I don’t have a bucket list but if I ever compiled one I reckon that growing a beard would have been on it. I’ve never had a beard, stubble yes, but never a full one. I’ve always wondered what it would look and feel like. Would I resemble a mighty warrior from Lord of the Rings or Game of Thrones? Or a sad, middle aged man who should really know better.
Fionnuala hates all things face furniture and has always been strongly against the idea of me growing one; anything beyond a two day stubble and she looks at me disapprovingly. She thinks they are dirty but finally relented a week ago and said I could grow one over the Christmas holidays. So it was with much excitement that I banished my razor and shaving foam to the back of the bathroom cabinet. Operation Beardy McBeardyFace was go go go!
There was little to report over the first few days but, as we now reach the week mark, I have become fixated by my facial hair. I have been caught examining it in the mirror. This is bizarre as I normally hate looking at my own reflection and avoid doing so whenever I can. Yet the beard has an eerily hypnotic pull and keeps drawing me back. I find myself stroking it without realising that I am. I even shampooed it the other evening. If this were to continue beard oils and combing may enter the equation. I am like a child with a new plaything.
There are pros and cons to growing a beard. I considered working out how much I would save in toiletries over the course of a year but then decided this was a step in sadness too far. The same goes for the 3.475 days a year I now have to spend on other activities. Like staring in the mirror at myself. Or shopping for beard oils and other related products. The beard is saving me time and money. All I have to do is sit back and do nothing. What’s not to love about that?
The experiment has also reassured me that I do not possess a ginger gene. Being Irish this has always been a concern of mine. Don’t get me wrong I have nothing against redheads. Belinda Carlisle was the first love of my life. I used to stalk Sophie Turner from Game of Thrones around Belfast city centre. And Ed Sheerin and Prince Harry have made it cool to be ginger again; no, this all comes from the darkest recesses of my school days when to be a ginger was akin to having social leprosy; you were a pariah, an outcast to be mercilessly mocked for all the days of your life. Duracell Head, Carrot Top, Ginger Ninja and so on and so forth.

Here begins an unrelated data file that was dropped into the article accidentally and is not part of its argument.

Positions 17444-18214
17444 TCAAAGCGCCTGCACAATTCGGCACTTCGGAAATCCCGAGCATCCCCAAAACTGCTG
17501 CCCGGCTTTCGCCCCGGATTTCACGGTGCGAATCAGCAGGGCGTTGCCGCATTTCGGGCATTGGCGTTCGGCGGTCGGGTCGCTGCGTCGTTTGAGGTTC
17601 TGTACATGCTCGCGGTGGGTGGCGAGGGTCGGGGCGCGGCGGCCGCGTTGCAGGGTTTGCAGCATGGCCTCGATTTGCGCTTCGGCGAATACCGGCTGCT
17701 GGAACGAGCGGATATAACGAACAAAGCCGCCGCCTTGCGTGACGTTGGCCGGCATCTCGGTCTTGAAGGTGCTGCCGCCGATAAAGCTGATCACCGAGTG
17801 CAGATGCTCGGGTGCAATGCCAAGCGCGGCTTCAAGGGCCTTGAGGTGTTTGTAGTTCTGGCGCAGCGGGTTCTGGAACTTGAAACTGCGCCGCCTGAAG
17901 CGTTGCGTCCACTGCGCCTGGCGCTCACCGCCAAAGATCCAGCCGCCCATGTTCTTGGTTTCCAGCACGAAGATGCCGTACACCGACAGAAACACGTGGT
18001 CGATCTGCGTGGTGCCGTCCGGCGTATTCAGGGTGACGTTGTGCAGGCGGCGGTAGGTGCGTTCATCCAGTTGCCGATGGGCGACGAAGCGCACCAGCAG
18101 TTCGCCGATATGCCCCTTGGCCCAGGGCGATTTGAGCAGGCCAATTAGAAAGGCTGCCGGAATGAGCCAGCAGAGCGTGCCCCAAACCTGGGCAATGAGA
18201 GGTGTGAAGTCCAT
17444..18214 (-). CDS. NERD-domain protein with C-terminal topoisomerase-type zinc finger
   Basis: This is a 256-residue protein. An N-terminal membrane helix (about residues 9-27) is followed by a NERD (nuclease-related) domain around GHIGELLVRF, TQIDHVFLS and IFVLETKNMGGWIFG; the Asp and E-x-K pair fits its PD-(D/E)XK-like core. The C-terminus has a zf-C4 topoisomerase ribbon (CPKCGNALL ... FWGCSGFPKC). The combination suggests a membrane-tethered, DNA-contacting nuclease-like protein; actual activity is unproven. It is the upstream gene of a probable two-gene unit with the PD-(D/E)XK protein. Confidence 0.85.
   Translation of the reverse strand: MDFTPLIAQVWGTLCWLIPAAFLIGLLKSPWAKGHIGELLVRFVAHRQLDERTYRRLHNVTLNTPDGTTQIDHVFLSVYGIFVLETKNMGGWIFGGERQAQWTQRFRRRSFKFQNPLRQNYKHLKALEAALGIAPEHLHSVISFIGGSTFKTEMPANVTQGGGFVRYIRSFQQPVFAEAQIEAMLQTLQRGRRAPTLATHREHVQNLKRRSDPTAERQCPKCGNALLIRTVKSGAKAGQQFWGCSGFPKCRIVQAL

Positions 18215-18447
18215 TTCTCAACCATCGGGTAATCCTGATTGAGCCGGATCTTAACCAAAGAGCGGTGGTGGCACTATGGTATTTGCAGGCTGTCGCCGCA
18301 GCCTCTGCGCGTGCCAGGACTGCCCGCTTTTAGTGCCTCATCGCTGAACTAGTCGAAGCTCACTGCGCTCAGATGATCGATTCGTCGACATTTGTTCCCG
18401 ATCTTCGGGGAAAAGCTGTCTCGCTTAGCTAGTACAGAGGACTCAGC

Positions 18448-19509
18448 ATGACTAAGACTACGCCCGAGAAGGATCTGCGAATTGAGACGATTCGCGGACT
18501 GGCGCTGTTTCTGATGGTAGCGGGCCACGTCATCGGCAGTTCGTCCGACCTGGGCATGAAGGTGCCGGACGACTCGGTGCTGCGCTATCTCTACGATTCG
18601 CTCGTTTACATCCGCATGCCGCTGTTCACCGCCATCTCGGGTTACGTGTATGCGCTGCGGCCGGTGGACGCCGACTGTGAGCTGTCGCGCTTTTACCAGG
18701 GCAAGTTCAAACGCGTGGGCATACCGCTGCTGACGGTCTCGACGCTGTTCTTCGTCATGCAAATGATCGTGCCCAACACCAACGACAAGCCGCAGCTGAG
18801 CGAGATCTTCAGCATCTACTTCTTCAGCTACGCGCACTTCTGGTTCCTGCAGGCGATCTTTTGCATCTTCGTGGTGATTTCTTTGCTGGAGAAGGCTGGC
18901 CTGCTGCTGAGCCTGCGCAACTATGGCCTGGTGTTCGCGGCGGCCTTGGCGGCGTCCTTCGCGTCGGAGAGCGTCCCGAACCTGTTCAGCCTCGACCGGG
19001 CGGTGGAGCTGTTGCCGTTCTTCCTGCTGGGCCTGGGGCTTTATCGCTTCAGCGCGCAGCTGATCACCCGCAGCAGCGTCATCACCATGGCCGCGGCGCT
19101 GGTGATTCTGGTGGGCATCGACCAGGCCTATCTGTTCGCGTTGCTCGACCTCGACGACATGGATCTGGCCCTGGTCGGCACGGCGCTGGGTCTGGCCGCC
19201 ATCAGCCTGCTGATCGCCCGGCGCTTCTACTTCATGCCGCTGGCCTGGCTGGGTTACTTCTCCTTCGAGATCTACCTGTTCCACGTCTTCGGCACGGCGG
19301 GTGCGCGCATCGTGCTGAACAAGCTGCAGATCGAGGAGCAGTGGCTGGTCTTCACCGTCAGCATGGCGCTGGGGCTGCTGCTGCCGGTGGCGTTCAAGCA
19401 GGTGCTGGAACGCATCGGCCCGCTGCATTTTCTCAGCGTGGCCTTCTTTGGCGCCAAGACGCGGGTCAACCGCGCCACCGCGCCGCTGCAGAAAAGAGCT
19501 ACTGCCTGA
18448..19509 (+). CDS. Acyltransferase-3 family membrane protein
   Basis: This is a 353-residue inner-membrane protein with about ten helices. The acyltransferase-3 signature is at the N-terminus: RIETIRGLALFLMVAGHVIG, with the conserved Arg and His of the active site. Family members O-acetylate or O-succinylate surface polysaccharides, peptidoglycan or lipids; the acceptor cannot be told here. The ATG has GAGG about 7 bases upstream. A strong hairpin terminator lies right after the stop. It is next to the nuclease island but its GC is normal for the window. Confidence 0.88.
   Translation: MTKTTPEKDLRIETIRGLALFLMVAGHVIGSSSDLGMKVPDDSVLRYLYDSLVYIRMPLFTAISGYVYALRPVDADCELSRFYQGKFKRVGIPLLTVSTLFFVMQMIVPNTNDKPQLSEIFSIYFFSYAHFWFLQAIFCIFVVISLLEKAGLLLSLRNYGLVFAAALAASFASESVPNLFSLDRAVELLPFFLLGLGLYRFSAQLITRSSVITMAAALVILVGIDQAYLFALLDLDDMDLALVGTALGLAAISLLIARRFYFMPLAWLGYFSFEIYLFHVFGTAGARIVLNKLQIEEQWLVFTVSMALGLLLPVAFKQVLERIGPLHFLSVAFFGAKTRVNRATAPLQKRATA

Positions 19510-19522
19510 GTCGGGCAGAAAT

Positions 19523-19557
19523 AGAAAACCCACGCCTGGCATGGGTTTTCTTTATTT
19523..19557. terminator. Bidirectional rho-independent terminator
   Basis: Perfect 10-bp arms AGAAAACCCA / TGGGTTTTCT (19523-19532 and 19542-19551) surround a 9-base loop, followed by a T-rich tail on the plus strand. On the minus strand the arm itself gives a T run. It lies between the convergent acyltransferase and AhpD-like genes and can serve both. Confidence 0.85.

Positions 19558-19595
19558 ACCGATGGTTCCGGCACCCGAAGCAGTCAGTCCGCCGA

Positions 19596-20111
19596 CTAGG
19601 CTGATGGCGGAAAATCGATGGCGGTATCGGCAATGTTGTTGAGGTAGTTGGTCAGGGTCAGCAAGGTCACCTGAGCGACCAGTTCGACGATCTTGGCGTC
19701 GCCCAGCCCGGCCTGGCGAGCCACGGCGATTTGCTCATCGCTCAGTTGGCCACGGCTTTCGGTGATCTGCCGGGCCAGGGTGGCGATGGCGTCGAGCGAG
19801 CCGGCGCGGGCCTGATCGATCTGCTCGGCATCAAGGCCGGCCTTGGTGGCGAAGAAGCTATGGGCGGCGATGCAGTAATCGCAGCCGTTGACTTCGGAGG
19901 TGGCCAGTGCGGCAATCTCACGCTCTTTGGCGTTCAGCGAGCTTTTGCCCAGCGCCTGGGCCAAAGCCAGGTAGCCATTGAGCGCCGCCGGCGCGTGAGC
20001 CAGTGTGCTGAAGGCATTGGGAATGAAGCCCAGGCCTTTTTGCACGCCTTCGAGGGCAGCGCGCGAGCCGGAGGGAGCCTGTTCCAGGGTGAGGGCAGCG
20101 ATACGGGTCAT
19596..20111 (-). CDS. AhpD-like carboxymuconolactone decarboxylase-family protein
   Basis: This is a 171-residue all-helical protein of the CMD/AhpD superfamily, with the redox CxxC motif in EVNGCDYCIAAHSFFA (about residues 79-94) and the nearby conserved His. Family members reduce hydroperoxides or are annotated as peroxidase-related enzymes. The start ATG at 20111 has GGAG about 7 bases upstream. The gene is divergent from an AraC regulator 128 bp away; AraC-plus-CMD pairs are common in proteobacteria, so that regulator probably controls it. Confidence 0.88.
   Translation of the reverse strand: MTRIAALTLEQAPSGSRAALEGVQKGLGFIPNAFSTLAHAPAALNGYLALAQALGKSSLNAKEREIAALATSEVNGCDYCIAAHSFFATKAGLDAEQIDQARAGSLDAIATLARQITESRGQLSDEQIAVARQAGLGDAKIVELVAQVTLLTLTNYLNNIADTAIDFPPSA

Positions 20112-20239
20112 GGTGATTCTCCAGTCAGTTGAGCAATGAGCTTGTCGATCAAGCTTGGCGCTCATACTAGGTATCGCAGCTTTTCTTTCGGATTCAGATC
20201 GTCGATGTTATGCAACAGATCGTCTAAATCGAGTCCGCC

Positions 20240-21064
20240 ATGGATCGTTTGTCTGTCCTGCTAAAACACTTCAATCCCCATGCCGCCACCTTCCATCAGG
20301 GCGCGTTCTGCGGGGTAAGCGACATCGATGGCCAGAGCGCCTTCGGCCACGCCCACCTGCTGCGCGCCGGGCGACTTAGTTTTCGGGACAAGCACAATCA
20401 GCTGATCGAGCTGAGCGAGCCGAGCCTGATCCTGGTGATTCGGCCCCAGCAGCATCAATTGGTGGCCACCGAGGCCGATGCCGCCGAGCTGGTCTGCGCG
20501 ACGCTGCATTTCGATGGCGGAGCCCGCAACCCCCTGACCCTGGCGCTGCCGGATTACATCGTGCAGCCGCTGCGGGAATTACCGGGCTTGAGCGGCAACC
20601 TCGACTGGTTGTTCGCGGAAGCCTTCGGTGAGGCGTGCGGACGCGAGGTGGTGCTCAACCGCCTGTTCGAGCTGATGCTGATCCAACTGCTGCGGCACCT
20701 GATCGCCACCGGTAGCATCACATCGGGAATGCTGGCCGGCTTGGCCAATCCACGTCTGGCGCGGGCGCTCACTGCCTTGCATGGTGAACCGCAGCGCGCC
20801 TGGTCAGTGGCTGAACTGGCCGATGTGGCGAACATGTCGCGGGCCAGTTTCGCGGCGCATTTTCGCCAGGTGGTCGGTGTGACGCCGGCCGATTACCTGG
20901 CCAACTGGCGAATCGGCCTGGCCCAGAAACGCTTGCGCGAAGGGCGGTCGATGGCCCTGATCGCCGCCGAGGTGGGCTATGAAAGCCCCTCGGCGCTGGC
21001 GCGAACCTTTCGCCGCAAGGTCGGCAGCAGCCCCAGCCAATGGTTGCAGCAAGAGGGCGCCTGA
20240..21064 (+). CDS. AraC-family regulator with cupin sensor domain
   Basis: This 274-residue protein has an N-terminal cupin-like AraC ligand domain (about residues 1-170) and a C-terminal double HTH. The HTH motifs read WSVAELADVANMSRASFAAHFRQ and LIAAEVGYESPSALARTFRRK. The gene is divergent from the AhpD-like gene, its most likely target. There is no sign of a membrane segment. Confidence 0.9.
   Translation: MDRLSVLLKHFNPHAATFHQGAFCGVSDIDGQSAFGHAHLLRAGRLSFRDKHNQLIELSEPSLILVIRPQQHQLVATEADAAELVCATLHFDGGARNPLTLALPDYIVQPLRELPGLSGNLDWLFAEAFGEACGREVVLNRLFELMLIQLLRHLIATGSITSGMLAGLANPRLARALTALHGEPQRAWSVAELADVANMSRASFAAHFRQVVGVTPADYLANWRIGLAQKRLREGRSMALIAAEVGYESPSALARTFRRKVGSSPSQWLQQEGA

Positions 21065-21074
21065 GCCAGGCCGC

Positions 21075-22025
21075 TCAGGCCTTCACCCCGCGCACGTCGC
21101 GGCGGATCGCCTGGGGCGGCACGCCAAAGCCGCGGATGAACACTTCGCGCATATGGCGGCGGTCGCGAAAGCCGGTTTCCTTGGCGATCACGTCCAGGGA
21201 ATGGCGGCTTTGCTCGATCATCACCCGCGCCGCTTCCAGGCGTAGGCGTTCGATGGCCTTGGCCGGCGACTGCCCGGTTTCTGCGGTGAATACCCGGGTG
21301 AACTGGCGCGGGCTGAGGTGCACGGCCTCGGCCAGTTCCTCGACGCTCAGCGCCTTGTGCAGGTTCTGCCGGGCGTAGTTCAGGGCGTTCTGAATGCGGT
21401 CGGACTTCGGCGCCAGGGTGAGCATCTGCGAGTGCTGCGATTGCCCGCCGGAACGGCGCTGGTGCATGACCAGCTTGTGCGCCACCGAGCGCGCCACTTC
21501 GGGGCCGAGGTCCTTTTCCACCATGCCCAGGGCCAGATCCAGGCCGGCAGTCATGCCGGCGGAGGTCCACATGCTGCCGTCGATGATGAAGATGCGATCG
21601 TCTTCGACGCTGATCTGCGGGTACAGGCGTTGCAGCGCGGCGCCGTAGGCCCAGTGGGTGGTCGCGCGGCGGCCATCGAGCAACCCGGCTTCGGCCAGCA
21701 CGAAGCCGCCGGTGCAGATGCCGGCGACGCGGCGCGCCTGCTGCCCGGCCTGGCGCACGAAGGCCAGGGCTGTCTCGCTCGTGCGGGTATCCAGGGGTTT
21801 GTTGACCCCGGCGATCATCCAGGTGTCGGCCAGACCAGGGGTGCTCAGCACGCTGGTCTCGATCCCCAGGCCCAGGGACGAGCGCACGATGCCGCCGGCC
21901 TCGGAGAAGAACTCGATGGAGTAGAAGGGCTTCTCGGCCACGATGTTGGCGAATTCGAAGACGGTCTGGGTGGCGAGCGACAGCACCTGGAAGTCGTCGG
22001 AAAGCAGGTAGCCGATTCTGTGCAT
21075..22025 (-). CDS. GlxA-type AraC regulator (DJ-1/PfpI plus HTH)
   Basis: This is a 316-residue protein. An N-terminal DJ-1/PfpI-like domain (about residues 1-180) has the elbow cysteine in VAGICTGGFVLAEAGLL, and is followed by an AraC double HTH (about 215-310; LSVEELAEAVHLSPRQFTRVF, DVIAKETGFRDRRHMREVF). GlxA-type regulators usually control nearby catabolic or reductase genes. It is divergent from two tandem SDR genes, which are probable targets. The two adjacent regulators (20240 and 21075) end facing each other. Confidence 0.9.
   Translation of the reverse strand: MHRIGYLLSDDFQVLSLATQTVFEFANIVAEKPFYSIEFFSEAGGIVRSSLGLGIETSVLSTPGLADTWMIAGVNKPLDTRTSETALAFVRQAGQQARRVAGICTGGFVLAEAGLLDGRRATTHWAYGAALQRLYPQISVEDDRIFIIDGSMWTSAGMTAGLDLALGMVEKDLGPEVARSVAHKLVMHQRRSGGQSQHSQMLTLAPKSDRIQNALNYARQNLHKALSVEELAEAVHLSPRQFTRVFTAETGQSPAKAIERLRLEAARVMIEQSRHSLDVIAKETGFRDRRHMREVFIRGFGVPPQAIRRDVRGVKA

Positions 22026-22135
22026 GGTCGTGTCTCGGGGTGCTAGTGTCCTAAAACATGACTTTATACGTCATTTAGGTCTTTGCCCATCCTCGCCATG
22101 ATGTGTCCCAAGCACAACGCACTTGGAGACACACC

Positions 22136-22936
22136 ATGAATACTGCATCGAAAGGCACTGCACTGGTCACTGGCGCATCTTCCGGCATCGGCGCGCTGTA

I was tubby, shy and wore glasses but at least I wasn’t ginger. Or was I? Thankfully the beard has allayed any concerns I might have had. Not even a hint of copper. It has sprouted up reassuringly dark apart from a grey section around my chin which I think makes me look most distinguished. George Clooney eat your heart out. Why didn’t I think of this years ago. I could have been modelling for Armani. Not only does the beard turn me into a Holywood sensation but it also covers the many parts of my face that I am not so enamoured with. Everyone’s a winner.
Yes a week in and everything is going swimmingly. When I started writing this post I never envisaged it developing into a two parter. Yet it has. You see the beard is taking over. It has developed a life of its own. It is like an alien life form that has attached itself to my face and taken over my mind. And for all the advantages I have listed above there are as many, if not more, disadvantages. The beard is most definitely not beardier on the other side. Part Two will cover all that so try to contain yourselves.
And no before you ask I’m not posting a photo of my bearded self. Some of you may be of a nervous disposition and I don’t want to scare you.
Men – do you have a beard? What have been your experiences with facial hair?
Women – are you a fan of face furniture? Beards? Moustaches? Hipster goatees?